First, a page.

The rulebook of your average professional sports league is more complicated than the tax code, with every possible scenario covered in excruciating detail. Chances are that if an athlete is thinking of cheating, the league has already devised 20 different ways to severely punish him -- which is of course because someone has invariably tried it before.
But, as many an athlete has proven, you don't need to cheat, per se; you just need to get creative. Some of the most interesting winning strategies seemingly kick logic, reason, and sanity right in their collective dicks, until you realize that they totally worked and were 100 percent by the book. Strategies such as ...
Both Teams Try Winning a Soccer Game by Scoring on Their Own Goals
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There are few things more humiliating to an athlete than scoring an "own goal," which is when you kick/throw/vomit the ball into your team's goal, scoring a point for your opponent. It's the ultimate sports brain fart, the sort of thing you do in elementary school and never live down. But when Barbados' soccer team did it in 1994, it was pure, evil genius, and it set off one of the most bizarrely hilarious sequences in sports history.
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It's a rare evil genius that can still look sinister in colorful knee-high socks.
Barbados was playing Grenada in the Group round of the Caribbean Cup and was winning 2-0 with seven minutes to go. Grenada then scored, making it 2-1. Even though Barbados was still winning, they were actually losing. Their win would tie the two teams in the standings, but Grenada would win the tiebreaker based on having scored more in previous matches. Barbados had to win by at least two goals or else they were eliminated.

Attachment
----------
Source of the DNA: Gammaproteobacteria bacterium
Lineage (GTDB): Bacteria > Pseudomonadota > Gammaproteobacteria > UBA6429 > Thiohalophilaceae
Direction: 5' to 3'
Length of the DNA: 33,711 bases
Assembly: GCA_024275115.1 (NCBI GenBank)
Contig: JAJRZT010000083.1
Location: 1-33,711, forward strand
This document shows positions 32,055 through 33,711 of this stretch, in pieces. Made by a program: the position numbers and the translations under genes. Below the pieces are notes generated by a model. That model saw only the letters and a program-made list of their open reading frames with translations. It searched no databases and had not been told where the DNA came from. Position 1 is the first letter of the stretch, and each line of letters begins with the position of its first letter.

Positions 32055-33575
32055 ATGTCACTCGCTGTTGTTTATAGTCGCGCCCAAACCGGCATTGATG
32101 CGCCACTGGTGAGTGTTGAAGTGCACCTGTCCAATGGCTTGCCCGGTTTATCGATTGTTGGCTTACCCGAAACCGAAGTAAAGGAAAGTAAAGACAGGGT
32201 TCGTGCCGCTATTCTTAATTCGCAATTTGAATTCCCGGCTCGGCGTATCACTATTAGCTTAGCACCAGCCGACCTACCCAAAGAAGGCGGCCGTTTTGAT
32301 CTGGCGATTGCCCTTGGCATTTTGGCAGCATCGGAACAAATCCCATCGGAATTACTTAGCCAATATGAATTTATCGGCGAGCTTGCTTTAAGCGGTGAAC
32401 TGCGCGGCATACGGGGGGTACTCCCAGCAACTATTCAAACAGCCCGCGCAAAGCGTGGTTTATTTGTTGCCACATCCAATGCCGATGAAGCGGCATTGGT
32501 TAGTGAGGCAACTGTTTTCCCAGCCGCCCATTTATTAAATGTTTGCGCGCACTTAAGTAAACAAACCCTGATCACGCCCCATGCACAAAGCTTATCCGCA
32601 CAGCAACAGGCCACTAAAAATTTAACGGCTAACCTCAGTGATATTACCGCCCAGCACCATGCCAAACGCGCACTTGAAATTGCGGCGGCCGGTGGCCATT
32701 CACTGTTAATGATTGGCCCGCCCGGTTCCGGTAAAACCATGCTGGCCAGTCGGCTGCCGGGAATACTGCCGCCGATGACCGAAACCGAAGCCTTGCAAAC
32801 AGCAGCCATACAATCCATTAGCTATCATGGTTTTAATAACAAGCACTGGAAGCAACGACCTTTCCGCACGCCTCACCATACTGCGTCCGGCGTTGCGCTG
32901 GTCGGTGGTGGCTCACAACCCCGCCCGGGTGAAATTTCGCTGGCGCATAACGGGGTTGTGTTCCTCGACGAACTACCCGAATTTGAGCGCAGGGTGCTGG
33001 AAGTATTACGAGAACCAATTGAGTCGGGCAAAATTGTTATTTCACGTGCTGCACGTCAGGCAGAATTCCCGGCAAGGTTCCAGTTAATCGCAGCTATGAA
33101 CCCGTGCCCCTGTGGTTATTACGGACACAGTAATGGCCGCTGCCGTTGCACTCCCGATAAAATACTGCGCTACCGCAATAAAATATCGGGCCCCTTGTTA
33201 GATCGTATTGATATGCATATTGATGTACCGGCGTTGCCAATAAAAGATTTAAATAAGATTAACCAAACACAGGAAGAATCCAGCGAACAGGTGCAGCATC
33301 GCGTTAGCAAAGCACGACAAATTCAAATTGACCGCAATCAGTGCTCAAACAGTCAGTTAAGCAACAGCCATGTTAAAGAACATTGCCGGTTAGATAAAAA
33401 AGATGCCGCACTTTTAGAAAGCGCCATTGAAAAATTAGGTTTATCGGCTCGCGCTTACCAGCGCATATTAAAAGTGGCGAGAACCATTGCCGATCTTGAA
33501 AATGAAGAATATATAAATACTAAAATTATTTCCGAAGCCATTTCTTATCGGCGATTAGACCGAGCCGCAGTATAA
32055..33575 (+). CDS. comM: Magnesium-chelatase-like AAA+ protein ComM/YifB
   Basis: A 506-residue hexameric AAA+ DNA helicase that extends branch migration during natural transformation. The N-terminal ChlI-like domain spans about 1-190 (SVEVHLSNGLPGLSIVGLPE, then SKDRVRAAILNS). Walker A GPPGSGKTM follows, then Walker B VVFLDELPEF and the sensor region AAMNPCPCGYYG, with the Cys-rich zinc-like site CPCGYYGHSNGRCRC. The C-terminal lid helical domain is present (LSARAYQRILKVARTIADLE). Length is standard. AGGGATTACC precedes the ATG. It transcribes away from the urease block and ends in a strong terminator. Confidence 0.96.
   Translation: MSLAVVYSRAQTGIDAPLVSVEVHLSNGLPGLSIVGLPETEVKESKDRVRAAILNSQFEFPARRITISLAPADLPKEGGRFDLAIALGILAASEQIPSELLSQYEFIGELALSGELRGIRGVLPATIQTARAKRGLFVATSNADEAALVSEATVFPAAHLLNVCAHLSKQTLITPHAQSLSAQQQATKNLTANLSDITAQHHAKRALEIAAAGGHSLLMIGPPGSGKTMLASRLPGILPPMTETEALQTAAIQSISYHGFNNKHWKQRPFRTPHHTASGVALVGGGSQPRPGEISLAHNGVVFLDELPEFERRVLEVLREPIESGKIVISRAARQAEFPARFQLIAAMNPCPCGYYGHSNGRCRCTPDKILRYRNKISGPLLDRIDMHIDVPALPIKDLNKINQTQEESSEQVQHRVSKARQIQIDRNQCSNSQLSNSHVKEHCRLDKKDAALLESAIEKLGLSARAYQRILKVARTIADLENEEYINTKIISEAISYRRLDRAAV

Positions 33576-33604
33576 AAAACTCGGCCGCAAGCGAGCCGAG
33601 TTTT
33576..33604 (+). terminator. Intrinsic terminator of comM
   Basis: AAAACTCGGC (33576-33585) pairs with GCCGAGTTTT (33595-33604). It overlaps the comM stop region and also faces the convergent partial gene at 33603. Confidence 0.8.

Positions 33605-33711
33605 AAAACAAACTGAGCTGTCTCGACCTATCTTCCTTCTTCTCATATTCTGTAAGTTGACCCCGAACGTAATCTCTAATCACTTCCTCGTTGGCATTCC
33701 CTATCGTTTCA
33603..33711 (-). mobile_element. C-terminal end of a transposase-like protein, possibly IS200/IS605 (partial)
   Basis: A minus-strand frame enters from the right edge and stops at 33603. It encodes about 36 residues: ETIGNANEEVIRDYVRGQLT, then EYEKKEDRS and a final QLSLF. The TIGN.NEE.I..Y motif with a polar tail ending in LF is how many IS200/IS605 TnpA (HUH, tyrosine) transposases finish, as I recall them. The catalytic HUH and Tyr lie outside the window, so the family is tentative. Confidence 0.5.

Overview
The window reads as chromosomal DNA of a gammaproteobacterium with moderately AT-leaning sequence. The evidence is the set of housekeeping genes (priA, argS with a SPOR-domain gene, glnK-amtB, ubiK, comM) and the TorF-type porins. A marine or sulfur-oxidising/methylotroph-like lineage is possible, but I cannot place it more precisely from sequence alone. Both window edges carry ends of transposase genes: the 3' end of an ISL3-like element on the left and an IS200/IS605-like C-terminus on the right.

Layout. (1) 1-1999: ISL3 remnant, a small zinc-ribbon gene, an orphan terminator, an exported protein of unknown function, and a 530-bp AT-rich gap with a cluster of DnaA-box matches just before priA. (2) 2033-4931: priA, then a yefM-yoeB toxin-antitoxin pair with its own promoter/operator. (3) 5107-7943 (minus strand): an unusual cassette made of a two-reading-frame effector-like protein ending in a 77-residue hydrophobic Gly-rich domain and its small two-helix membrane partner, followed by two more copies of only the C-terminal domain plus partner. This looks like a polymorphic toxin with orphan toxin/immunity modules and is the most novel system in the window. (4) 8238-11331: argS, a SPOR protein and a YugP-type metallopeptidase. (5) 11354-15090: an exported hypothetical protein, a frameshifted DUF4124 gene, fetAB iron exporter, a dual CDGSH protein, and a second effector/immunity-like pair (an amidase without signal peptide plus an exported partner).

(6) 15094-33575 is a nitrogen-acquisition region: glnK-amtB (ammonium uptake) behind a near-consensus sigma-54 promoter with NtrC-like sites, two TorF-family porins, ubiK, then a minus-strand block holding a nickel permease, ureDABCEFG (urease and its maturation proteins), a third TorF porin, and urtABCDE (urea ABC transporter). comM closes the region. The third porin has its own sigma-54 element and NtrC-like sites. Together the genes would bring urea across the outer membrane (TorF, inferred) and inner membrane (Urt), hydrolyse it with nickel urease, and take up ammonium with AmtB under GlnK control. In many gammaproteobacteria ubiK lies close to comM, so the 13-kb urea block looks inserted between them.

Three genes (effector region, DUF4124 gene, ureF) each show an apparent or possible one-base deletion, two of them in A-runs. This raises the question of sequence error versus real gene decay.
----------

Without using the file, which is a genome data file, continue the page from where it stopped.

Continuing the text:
With three minutes to go and Barbados still only winning by one, the team got desperate. Unable to score, they decided to force overtime. Since they were technically winning, the only way to do this was to score on themselves. Which they absolutely did. They didn't even pretend it was an accident; the kicker just kinda dicked around his own net for a bit and then gently lobbed the ball in, his goalie standing there and picking his nose the entire time.
So what? If they score in overtime, it's still just 3-2, and they still don't advance, right? Well, here lies the true reason for this move: The Caribbean Cup scoring policy, which was apparently written after a weeklong rum bender, stated that overtime goals counted double. Not just for this match -- for all matches. That must have been some strong fucking rum, because what ensued due to this rule made a mockery of this (and all) sports.
Caribbean Football Union
Pictured: the thrill of competition, apparently.